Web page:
There are many things that make humans mark out from other large mammals that exist in the world. One of these is a unique ability to decide, how they should spend the time of their lives. Other mammals also spend their lives in a well regulated environment, but it so happens that their lives are totally regulated by someone else; the nature. The nature has programmed each and every aspect of their life minutely so a ferocious cat would not not even look towards a pray, if not hungry. They procreate only at a certain time specified by nature. Beasts have very little power over their actions and seem to follow nature’s diktats all the time. Only in case of humans, nature has not done any programming at all and has left it entirely to the human brains.
Sometimes, humans do not use their brain and overdo things, like eating even when not angry, but by and large, human brain controls the mind so that the body behaves in an orderly fashion. We can therefore see a normal rational human spending all of his lifetime in a well coordinated and regulated fashion. There are some exceptions, who utterly disregard, what their brain tells them, but they mostly pay the price for it in acquiring some form of dysfunctional disability making their life unbearable or even in form of untimely death.
When we talk of humans living together in a society, which could be in any form like a family, a residential colony, a village, a city, a state or even a nation, it is obvious that the members of this society would need to regulate their lives in such fashion that they do not cause interference in lives of other members of the society. If every member of this society starts deciding, how he and every other individual member of such a society should behave, the result is likely to be a clash between the members and complete chaos. Experience of thousand of human generations have taught us that collective wisdom of the members of the society to set up norms of behaviour for the individual members of the society, is the only practical solution of the problem.
Such norms of behaviour formed by collective wisdom are generally known as rules and regulations of a society and these are implemented or put in force on the basis of what are called as Laws, which may also stipulate deterrent punishments in case a member decides to break the rules. In the ancient and medieval periods the laws were made by the king and his advisers, that is why reign of some kings was considered as beneficial and some kings are known as tyrants. In modern societies, the laws and subsequent rules and regulations are formed and approved by legislative bodies, whose members are usually elected by the ordinary members of that society or state.
If we have a look at the Indian history, we can see that till British conquered India, individual states ruled by kings, formed their own laws, mostly on the whims of the kings. The Mughal empire, ruling over a large area in northern India, did have strict laws, though in many cases totally unjustifiable as they were based on laws of a particular religion. It was only towards end of British rule, that India saw modern uniform laws formed with proper channels for grievance redressal mechanisms in form of a judicial system.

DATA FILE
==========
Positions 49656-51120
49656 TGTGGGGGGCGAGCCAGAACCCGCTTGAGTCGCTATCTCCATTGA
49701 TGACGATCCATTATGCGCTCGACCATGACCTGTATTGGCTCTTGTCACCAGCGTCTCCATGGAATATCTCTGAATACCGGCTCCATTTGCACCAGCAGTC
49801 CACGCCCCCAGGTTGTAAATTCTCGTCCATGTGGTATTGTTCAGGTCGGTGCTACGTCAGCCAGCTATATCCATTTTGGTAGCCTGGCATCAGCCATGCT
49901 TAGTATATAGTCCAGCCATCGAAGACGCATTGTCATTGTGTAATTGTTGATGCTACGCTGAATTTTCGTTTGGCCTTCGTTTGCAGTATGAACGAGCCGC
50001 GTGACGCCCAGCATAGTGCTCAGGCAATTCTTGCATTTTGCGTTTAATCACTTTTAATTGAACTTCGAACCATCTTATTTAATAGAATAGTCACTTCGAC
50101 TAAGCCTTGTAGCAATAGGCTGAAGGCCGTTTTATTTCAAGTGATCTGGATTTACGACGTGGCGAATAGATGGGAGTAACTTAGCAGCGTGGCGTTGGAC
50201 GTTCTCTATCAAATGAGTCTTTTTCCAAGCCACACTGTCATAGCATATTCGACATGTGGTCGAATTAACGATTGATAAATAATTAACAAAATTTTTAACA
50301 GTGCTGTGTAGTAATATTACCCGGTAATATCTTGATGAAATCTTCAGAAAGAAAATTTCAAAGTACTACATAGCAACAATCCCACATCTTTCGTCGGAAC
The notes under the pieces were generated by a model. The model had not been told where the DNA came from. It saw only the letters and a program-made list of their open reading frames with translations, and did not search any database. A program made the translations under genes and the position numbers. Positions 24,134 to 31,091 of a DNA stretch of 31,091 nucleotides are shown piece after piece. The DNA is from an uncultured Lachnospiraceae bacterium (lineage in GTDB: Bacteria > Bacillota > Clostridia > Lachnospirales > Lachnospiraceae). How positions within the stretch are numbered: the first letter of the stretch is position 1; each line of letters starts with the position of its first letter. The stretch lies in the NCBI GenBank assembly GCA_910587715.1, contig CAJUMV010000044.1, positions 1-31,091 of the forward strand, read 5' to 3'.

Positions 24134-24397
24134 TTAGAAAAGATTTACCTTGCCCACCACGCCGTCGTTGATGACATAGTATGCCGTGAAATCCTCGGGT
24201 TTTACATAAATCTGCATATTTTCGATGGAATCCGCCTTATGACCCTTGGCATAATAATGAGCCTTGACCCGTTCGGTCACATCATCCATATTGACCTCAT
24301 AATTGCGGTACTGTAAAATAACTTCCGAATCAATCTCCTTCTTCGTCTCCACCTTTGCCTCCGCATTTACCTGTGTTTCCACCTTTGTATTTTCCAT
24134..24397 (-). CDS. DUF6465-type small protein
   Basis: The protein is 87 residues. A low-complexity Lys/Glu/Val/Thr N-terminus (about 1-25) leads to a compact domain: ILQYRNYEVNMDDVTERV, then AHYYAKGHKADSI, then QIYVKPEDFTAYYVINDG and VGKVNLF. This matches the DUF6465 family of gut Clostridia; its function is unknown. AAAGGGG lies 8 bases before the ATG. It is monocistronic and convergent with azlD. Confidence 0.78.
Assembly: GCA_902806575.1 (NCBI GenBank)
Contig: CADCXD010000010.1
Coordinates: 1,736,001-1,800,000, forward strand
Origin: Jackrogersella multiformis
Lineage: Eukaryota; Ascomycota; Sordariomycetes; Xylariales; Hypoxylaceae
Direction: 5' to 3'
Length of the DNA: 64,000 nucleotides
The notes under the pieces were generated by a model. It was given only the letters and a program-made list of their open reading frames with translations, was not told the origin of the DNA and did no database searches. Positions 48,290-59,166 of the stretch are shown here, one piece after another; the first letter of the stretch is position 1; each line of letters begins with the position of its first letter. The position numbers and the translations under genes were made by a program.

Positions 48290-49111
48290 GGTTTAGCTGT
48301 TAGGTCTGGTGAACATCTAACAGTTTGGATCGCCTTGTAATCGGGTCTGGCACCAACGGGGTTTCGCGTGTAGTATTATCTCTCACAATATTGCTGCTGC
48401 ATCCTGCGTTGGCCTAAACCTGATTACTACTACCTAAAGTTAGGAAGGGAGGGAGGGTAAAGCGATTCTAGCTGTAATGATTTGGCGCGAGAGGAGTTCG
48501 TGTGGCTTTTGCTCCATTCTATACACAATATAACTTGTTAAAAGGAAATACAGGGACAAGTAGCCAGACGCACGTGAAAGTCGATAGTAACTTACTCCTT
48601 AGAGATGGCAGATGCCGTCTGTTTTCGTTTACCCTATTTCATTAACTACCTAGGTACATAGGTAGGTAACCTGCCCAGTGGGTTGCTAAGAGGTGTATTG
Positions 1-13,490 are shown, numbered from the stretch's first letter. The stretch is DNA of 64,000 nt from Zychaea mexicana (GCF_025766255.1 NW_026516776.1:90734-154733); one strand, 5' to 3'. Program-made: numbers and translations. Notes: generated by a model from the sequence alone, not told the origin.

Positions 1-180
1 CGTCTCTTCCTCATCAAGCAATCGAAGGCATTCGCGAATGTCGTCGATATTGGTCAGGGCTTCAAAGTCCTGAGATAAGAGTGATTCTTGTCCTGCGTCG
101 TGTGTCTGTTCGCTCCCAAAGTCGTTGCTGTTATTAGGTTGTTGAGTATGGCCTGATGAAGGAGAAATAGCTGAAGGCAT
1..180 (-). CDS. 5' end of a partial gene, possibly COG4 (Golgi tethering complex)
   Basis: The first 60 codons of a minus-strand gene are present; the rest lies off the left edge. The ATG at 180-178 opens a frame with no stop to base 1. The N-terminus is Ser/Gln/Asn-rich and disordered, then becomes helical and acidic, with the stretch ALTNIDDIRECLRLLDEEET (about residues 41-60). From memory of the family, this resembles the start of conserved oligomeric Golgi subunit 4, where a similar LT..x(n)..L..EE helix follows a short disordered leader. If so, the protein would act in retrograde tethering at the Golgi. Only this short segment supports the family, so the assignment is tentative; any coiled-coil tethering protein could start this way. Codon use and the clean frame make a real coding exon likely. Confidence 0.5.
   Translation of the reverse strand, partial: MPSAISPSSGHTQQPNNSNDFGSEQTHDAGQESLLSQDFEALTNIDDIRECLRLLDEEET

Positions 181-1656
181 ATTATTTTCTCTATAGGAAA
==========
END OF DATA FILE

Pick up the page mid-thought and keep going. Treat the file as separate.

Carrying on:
After India became independent, it carried forward the legacy of most of the British laws and kept adding hundreds of laws, rules and regulations, to meet new situations and challenges effectively. India is a union of individual member state Governments and has a federal structure with a federal Government in place. Indians elect state and federal Governments by electing representatives, who also constitute a legislative law making body.
How many laws, rules and regulations are in existence in India? I do not think that anyone would be able to answer that question correctly. India has 29 states and 7 union territories, all of which, along with a federal legislative body, have powers to pass legislation in form of laws, based on which the Governments can form rules and regulations. Even many of the laws, rules and regulations, formed by British Raj, are still in force in India. Readers can well appreciate, why it is quite difficult to arrive at correct number of laws that are in force in India.
Would you believe that we still have on our statute books, laws that pertain to manage issues arising out of the Partition of India, that happened in 1947 or outdated laws relating to former princely states and the nationalisation of industries and banks. Recently I came across a publication named as “The 100 Laws Project” by a group based in Delhi and who describe themselves as a civil group. They say that they have taken up this project in association with Centre for Civil Society’s iJustice, NIPFP Macro/Finance Group, and Vidhi Legal Centre. With the help of lawyers, legislative experts and economists they have managed to collect a list of 100 such archaic laws that need immediate scrapping.
I found the list of laws quiet interesting as it shows the thinking processes of the successive Governments starting from the British Raj itself. In this report, the laws have been classified systematically, under following heads and make interesting reading.
Archaic British Era Laws
Obsolete Partition and Post-Independence Reorganisation
Unnecessary Levies and Taxes
Outmoded Labour Relations
Restrictive Business and Economic Regulations
Ineffective Governance and Administration
Obstructive Civil and Personal Interference
(Those of readers, who may be interested in reading this publication can download it from here.)
The new Government, formed this year, has already announced to their intention to scrap such archaic laws. This report is likely to be a great help in that direction.
13th October 2014